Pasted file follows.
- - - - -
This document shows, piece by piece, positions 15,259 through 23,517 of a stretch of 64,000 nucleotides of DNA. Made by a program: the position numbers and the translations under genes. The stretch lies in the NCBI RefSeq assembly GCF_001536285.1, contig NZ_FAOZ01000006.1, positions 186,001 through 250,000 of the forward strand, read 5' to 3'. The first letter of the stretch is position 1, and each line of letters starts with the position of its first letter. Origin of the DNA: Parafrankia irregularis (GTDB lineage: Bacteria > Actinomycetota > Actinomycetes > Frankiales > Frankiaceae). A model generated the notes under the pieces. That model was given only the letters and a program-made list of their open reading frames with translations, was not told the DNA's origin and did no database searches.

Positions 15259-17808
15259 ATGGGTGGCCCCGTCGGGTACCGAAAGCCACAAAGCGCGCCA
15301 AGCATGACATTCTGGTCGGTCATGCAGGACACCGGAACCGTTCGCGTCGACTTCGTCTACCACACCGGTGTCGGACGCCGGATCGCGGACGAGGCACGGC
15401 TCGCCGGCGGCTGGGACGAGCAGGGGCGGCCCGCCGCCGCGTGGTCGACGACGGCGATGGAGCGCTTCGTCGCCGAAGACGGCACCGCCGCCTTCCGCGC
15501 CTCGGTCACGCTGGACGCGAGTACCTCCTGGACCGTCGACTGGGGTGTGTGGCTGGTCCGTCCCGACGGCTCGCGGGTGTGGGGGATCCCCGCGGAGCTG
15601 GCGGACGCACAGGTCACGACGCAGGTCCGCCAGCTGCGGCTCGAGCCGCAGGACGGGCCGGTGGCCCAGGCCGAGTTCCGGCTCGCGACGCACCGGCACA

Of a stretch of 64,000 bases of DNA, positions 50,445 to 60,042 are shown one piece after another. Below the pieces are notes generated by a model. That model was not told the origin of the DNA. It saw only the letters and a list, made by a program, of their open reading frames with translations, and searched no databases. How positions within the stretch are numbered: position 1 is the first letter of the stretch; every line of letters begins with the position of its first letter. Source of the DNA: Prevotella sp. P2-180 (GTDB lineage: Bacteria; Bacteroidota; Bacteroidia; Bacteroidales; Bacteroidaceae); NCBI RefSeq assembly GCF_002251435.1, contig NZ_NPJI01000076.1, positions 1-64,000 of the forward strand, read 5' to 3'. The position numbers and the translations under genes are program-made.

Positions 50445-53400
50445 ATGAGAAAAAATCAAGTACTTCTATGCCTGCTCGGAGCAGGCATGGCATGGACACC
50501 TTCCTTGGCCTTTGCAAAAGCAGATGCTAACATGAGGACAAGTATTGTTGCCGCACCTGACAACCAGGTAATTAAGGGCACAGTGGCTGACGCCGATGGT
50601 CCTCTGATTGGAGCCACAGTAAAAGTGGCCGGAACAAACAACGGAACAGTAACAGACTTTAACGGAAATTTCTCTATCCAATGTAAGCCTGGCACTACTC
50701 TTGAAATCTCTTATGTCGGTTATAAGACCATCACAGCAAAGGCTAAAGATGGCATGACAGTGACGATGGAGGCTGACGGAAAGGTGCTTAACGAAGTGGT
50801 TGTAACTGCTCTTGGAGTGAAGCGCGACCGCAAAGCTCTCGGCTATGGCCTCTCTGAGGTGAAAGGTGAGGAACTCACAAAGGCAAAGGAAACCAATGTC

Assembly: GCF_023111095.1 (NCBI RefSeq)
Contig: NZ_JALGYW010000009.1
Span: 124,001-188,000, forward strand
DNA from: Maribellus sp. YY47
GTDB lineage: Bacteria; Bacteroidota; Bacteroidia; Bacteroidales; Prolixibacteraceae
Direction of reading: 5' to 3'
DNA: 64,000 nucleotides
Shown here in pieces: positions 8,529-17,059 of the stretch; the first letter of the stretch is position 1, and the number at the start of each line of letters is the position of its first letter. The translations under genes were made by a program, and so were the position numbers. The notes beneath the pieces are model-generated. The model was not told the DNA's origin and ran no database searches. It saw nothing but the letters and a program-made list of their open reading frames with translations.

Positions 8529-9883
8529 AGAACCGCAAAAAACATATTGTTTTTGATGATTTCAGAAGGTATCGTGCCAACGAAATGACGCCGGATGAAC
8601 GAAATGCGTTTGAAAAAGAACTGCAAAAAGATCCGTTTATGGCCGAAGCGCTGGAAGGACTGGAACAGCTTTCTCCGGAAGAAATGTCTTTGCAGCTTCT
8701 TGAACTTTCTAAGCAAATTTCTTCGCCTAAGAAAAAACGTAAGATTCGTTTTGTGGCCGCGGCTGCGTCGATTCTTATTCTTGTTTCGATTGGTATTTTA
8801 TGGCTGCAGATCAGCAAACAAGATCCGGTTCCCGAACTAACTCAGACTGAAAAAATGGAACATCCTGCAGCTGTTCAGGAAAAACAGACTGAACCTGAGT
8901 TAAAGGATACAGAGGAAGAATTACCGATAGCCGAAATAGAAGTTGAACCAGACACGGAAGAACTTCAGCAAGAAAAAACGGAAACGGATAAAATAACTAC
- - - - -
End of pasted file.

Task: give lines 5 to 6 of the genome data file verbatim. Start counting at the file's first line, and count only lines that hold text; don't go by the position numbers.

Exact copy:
15401 TCGCCGGCGGCTGGGACGAGCAGGGGCGGCCCGCCGCCGCGTGGTCGACGACGGCGATGGAGCGCTTCGTCGCCGAAGACGGCACCGCCGCCTTCCGCGC
15501 CTCGGTCACGCTGGACGCGAGTACCTCCTGGACCGTCGACTGGGGTGTGTGGCTGGTCCGTCCCGACGGCTCGCGGGTGTGGGGGATCCCCGCGGAGCTG